A recent publication, led by two patient authors and supported by another company, demonstrates the value of patient insights to better understand their lived experience, especially in rare diseases. Such studies can teach us about how industry can best partner with patients in research and publications. Key learnings for industry from this study, in which two of the authors of this article were involved (DL and VP), include the following:

  • Liaise closely with internal compliance teams from the outset and throughout the study.
  • Collaborate with patient partners who have relevant insights, interest, and time to invest in the study, and the confidence to express opinions.
  • Schedule sufficient time to allow patient partners to manage other commitments in their lives.
  • For all research involving human participants, ensure that all relevant consent and ethics approvals are in place at the outset of the study, including signed ICMJE forms that confirm the proper reporting, and ethical preparation of research manuscripts submitted to peer-reviewed biomedical journals.
  • Access relevant resources and training to facilitate academic, company, and patient author collaborations.

Companies are also supporting the development of narrative reviews. Such reviews examine the current understanding of specific conditions and how best to improve patient outcomes by leveraging clinical practice, scientific literature, and the experience of patient authors, as illustrated in this example.

Evidence-Based Training and Resources to Enable Patient Authorship

It is important that those of us familiar with medical publications, including academics, healthcare professionals, publication professionals, and publishing experts working in the pharmaceutical sector, encourage and support patient authors to ensure that their voice is represented in the peer-reviewed literature. Indeed, evidence is growing regarding how best to partner with patients in this context. A recent systematic literature review outlines evidence-based recommendations for involving patients in peer-reviewed research publications. Guidance on how to engage in conversations about authorship at the outset of a study involving patient partners, to manage expectations and prevent misunderstandings, is provided in a helpful commentary. Training courses and resources co-created by patients and publishing experts that are aimed at anyone interested in patient-partnered publications are now available. One such online open access course from WECAN (Workgroup of European Cancer Patient Advocacy Networks) consists of four modules that collectively cover all stages of the publication process, from manuscript planning and writing to submission and addressing peer-review comments (Figure 2). In addition, the recently launched website provides practical guidance and resources for patient partners and publishing experts to facilitate collaborations.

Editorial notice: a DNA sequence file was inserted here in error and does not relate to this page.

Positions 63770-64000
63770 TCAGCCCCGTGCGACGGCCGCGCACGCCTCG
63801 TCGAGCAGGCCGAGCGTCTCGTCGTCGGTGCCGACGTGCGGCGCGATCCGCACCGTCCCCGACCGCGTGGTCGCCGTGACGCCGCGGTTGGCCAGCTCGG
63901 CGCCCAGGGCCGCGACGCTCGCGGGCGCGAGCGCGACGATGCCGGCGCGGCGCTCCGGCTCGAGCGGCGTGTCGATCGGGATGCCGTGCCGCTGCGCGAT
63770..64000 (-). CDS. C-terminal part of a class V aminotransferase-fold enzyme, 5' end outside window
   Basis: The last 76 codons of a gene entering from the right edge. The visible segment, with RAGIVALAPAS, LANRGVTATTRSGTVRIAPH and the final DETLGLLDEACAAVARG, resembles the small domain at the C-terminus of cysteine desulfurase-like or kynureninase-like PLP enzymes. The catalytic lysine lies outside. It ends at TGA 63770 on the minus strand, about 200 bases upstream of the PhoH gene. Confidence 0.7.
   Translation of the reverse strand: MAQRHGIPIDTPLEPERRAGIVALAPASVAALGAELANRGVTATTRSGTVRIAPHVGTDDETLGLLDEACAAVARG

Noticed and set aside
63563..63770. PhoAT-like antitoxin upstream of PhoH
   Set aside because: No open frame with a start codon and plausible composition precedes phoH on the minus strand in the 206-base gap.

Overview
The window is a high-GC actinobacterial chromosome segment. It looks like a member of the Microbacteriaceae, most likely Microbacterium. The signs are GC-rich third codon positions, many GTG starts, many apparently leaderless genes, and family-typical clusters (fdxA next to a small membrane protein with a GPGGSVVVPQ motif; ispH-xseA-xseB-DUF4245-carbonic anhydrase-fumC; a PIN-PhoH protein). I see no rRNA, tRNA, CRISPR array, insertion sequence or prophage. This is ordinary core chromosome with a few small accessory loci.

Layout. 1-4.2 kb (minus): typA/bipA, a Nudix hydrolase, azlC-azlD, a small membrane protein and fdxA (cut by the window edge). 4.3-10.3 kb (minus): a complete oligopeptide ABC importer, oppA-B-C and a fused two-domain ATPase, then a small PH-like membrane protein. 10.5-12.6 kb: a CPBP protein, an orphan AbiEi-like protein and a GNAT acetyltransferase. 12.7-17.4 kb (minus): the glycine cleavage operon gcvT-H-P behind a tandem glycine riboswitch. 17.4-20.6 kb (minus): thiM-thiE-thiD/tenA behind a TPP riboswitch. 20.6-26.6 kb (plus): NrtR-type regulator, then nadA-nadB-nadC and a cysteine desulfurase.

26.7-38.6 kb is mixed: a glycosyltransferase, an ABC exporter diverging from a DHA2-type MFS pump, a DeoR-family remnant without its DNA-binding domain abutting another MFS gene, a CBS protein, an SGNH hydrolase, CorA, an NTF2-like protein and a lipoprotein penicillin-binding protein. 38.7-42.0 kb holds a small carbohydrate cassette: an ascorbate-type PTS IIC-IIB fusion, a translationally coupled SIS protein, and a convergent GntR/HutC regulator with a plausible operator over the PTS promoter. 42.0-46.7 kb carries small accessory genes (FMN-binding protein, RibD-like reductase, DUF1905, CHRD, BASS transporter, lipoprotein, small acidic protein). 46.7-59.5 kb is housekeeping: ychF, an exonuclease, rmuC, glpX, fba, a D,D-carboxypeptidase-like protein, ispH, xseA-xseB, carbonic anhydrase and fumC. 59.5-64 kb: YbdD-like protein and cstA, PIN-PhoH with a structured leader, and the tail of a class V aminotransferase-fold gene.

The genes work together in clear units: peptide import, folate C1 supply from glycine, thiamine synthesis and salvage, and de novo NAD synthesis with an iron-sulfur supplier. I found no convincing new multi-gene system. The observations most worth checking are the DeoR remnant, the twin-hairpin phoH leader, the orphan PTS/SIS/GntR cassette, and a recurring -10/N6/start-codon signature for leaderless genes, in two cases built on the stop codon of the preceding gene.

Open access resources to enable patient authorship
Figure 2. Open access resources to enable patient authorship.
As opportunities for patient partners to co-author company-sponsored publications increase, high-quality, free and easy to access, evidence-based resources become invaluable. These resources, alongside company guidance, facilitate effective author collaborations, allowing the patient perspective to enhance the peer-reviewed medical literature.
References available upon request.